During the 1964 presidential campaign, for example, Mr. Allen portrayed the ultraconservative Republican candidate Barry Goldwater — although he made no attempt to sound like him, and began the interview with “Hello dere!” — and said he was confident of winning “all 13 states.”
Within a few years after teaming up in the late 1950s, Allen and Rossi had become a familiar presence in the nation’s top nightclubs and on television variety shows.
In two of their many appearances on “The Ed Sullivan Show” — Mr. Allen liked to say that they had been on the show more times than Ed Sullivan himself — Allen and Rossi had the unenviable task of following the Beatles. They won over an audience dominated by screaming teenage girls both times.
On the first occasion, in February 1964, Mr. Allen performed a frenetic dance wearing a Beatle wig; on the second, in September 1965, he ran up and down the aisles while Mr. Rossi sang “She Loves You” (its lyrics amended to “We love you, yeah, yeah, yeah” and addressed to the audience).
Marty Allen was born Morton Alpern in Pittsburgh on March 23, 1922, the son of Louis and Elsie Alpern. He studied journalism at the University of Southern California but soon decided that he was better qualified to be a performer than a reporter.
He began his show business career as a comedian in Pittsburgh nightclubs before joining the Army Air Forces and serving in Italy. He resumed it after being discharged in 1947.
He briefly teamed with his fellow comedian Mitch DeWood, who would go on to become entertainment director of the Flamingo Hotel in Las Vegas. When Mr. Allen and Mr. DeWood broke up, Nat King Cole, for whom they had opened, suggested that Mr. Allen work with Mr. Rossi, who had been in residence at the Sands Hotel.
Entertainment reporters sometimes referred to Allen and Rossi as the successors to another singer-comedian team, Dean Martin and Jerry Lewis, who after almost a decade of worldwide stardom had broken up in 1956. The comparisons became more frequent when the team signed with Paramount Pictures, Martin and Lewis’s old studio. But those comparisons abruptly ended with the release in 1966 of the spy spoof “The Last of the Secret Agents?” It was the team’s first movie; it was also the team’s last.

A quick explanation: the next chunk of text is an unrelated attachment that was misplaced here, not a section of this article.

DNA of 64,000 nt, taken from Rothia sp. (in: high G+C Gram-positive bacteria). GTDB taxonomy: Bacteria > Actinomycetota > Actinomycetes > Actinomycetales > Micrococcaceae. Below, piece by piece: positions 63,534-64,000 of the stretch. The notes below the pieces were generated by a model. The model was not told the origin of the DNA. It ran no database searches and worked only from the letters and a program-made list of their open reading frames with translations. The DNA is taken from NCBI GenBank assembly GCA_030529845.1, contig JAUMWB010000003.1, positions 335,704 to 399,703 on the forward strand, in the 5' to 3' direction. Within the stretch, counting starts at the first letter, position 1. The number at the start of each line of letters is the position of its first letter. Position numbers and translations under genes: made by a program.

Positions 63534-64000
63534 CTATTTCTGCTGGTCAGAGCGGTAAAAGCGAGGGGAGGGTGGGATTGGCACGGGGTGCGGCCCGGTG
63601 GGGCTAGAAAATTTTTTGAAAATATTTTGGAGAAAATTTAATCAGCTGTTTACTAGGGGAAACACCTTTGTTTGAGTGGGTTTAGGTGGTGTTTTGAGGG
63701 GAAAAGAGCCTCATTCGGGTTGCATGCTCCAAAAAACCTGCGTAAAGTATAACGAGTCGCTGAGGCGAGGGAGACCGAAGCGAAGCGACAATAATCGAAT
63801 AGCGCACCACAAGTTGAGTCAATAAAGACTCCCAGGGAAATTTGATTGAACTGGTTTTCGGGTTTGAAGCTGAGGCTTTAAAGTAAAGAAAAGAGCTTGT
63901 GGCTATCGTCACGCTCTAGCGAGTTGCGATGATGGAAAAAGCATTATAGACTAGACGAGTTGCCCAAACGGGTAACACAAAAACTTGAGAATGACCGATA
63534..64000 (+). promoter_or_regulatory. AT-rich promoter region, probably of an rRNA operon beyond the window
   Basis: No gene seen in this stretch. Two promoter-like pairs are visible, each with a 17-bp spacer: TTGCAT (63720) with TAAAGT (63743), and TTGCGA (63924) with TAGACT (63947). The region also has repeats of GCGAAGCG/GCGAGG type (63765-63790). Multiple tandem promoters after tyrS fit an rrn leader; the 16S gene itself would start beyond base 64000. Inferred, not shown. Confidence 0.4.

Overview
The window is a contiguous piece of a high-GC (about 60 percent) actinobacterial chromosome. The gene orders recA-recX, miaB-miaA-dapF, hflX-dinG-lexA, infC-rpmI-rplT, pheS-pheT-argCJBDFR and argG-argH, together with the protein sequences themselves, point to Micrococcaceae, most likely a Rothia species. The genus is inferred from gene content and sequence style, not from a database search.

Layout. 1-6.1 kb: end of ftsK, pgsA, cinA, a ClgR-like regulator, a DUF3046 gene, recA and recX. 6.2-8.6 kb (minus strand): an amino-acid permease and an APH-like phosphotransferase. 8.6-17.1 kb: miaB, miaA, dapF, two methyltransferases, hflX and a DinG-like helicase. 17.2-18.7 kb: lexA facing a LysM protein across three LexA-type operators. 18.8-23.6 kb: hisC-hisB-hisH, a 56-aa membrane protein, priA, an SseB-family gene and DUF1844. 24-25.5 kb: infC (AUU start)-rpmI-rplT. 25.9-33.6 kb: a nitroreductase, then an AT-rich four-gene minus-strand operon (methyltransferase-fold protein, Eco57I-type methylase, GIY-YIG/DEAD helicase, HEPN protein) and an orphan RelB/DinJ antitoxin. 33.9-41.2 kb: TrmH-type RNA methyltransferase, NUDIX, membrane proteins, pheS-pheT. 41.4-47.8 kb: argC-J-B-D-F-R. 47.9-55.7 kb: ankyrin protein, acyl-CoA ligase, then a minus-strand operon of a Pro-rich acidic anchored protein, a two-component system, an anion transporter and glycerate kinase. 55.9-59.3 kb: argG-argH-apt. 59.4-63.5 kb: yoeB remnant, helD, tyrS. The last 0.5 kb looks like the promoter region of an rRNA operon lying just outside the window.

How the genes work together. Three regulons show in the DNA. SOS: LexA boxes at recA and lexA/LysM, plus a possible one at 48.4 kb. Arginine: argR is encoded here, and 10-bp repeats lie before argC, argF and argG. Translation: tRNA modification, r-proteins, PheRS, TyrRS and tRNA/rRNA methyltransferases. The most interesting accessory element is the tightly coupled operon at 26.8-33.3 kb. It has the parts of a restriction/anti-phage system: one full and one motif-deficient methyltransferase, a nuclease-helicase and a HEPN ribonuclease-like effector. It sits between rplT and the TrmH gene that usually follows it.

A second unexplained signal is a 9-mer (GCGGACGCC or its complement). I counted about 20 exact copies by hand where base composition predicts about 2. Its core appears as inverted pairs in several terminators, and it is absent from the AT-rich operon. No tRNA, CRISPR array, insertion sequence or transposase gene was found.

The reviews were devastating. Vincent Canby of The New York Times wrote that Allen and Rossi were “lacking in both wit and vitality” and dismissed the film as a “vehicle made of plywood and cheesecloth.” Audiences stayed away. Destined not to be movie stars, Allen and Rossi stayed together for a while but broke up — amicably, they both insisted — in 1968.
Mr. Rossi went on to work with a succession of partners, while Mr. Allen found new life as a frequent guest on game shows like “The Hollywood Squares” and “Password” and as an occasional movie and television actor, in dramas as well as comedies.
Allen and Rossi reunited in 1983 and, seven years later, signed what was characterized in the news media as a lifetime contract with the Vegas World Hotel and Casino in Las Vegas, guaranteeing them $6,000 a week (a little over $15,000 in today’s money) for 30 weeks a year. Four years after that, however, their contract was abruptly terminated; a year later, Allen and Rossi broke up for good.
Mr. Rossi died at 82 in 2014.
Mr. Allen’s wife, the singer Karon Kate Blackwell, had become part of his act by the time he and Mr. Rossi got back together, and the act was briefly a trio. After he and Mr. Rossi once again split, Mr. Allen and Ms. Blackwell continued performing together. (He described the team as “the new George Burns and Gracie Allen, only I’m Gracie.”) She survives him.
Mr. Allen’s first wife, Lorraine Allen, died in 1976.
Mr. Allen continued to perform with Ms. Blackwell into his 90s, including two nights at the Metropolitan Room in Manhattan in 2016. “Ninety-four years old, and I’ve still got it!” he said at a performance that year in Mill Valley, Calif. “But nobody wants it.”
He maintained a grueling performance schedule almost to the end, and prided himself on staying in good enough shape to handle it.
“I work out every day,” he told The Pittsburgh Post-Gazette in 2009. “Just yesterday I was on the treadmill for an hour. Then some idiot turned it on.”
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